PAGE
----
When the story begins, Cyril has neither a dad nor a bike. He’s a nearly uncontrollable kid in a group home, ferociously dedicated to escaping and finding his dad, and completely immune to the mounting evidence that his father has bailed out and wants nothing to do with him. During one of his escape attempts, he tries to hide in a doctor’s office and winds up clinging to a woman named Samantha, played by the wonderful Cécile de France, a well-known French actress who is Belgian by birth. “Not so tight,” Samantha tells Cyril, as the youth counselors gradually pry him loose. “You can hold onto me, but not so tight.” That becomes the motto for their improbable relationship.
The Dardennes are great believers in the present tense, which can be difficult for viewers used to back story and psychological exposition. Cyril’s missing mother is never mentioned. (I suppose the possibilities are limited and obvious: She's dead, she's in prison, she ran away.) When Cyril and Samantha finally catch up with Cyril's dad, Guy (played by Dardenne regular Jérémie Renier, in another of his blond, feckless dude roles), he has almost nothing to say for himself. He's working in a restaurant across town, and has made no effort to contact Cyril. Yeah, he moved without leaving so much as a phone number. Yeah, he sold Cyril's beloved bike to some guy at a gas station, to raise a little cash. He doesn't bother apologizing: He was “in the shit,” financially speaking, and he tells Samantha that seeing Cyril just stresses him out. As deadbeat dads in movies go, Guy’s pretty much the prince of the tribe. He doesn’t even have an unbeatable heroin habit (like the guy Renier played in “Lorna’s Silence,” the Dardennes' last film) or gambling debts to gangsters or whatever. He’s just a total loser.
For that matter, what makes Samantha, a single and childless hairdresser with middle-class aspirations, take such a sudden parental interest in a thoroughly un-housebroken kid who nearly choked her on their first encounter? (Among many other efforts to make amends to Cyril for his crappy life, she tracks down his bike and buys it back again.) I guess the point of “The Kid With a Bike” is that questions like that matter a lot less than the question of what Samantha and Cyril are going to do now. And the movie’s second half sees Samantha locked in an increasingly dangerous competition for Cyril against a neighborhood gang leader named Wes (Egon Di Mateo), one of the Dardennes’ patented low-rent thugs. A charismatic, semi-tough teenager with a car, a PlayStation and a mini-fridge full of beer and soda, Wes moves right in on this fatherless kid’s obvious weak spot, seducing him into a criminal scheme that’s both cruel and stupid, a bad idea doomed to go wrong.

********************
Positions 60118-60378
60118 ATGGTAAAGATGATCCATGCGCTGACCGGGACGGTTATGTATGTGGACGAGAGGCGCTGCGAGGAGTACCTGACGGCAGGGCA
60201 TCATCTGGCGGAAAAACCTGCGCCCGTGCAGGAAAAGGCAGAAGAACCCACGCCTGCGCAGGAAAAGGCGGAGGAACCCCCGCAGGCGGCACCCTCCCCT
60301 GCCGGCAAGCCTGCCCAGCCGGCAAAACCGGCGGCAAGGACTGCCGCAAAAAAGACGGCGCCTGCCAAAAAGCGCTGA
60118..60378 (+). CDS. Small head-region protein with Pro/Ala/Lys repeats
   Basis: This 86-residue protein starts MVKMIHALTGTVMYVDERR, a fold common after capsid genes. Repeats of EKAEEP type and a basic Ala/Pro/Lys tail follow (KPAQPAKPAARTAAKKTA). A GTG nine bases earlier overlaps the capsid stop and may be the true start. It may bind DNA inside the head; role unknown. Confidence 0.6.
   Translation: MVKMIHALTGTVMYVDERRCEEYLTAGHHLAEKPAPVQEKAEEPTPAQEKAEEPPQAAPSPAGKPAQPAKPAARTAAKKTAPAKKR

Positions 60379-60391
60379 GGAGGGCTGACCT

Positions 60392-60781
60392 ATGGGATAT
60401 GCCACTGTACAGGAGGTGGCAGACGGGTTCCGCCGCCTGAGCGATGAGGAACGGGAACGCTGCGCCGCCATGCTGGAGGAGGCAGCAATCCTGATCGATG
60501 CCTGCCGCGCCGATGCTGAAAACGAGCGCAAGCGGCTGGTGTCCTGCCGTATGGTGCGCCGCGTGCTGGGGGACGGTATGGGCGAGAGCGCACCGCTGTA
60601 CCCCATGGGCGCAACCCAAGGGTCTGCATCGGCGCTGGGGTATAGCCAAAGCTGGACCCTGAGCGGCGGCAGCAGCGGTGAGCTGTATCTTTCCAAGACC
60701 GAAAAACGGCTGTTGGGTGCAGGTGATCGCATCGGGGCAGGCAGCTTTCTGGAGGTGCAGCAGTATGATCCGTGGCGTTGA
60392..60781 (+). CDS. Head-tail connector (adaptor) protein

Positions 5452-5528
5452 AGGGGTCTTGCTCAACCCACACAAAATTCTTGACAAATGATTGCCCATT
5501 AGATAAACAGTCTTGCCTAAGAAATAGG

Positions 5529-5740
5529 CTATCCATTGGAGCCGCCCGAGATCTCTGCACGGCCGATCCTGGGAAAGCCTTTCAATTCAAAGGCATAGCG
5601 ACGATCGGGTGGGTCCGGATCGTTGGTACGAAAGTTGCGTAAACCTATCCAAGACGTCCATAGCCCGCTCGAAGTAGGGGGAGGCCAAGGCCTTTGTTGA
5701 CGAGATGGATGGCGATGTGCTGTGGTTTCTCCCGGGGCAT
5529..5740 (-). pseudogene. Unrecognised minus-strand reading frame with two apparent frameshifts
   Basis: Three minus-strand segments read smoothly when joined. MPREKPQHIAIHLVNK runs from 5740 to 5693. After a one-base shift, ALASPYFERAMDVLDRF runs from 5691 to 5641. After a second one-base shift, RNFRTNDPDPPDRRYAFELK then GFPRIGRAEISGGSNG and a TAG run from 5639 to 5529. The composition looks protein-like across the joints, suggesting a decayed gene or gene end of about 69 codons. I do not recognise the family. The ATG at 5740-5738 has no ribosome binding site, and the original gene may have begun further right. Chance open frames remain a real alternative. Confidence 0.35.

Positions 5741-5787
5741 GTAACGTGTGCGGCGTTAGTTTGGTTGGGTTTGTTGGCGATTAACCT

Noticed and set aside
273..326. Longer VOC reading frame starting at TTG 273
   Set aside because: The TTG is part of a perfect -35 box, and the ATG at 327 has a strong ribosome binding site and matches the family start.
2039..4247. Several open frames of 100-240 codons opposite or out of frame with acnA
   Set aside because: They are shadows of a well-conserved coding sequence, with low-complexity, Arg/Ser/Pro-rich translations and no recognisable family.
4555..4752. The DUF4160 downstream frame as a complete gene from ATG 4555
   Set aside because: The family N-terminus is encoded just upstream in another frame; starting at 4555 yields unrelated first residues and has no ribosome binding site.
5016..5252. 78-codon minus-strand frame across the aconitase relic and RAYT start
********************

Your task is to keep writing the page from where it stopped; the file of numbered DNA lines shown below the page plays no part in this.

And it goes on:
If the brief, sunny idyll of Cyril and Samantha's life together is interrupted by an act of terrible violence, this time around the Dardennes are more focused on the redemptive possibilities of their Dostoevskian universe than on its bleakest pits of despair. Cyril makes a bad mistake and must pay for it, and by falling for the wrong substitute parent he injures the only person who's ever offered him unconditional love. But he turns out to be the hero of a fairy tale after all, as well as the toughest kid you’d ever want to meet, and he's better than most adults at admitting his mistakes and adjusting to reality. If Cyril has what remains of his innocence stripped away from him during the denouement of "The Kid With a Bike," he still has the moral freedom symbolized by that bicycle -- and he still has a fairy godmother who hasn't quite given up on him.
"The Kid With a Bike" opens this week in New York and Los Angeles, with wider release to follow.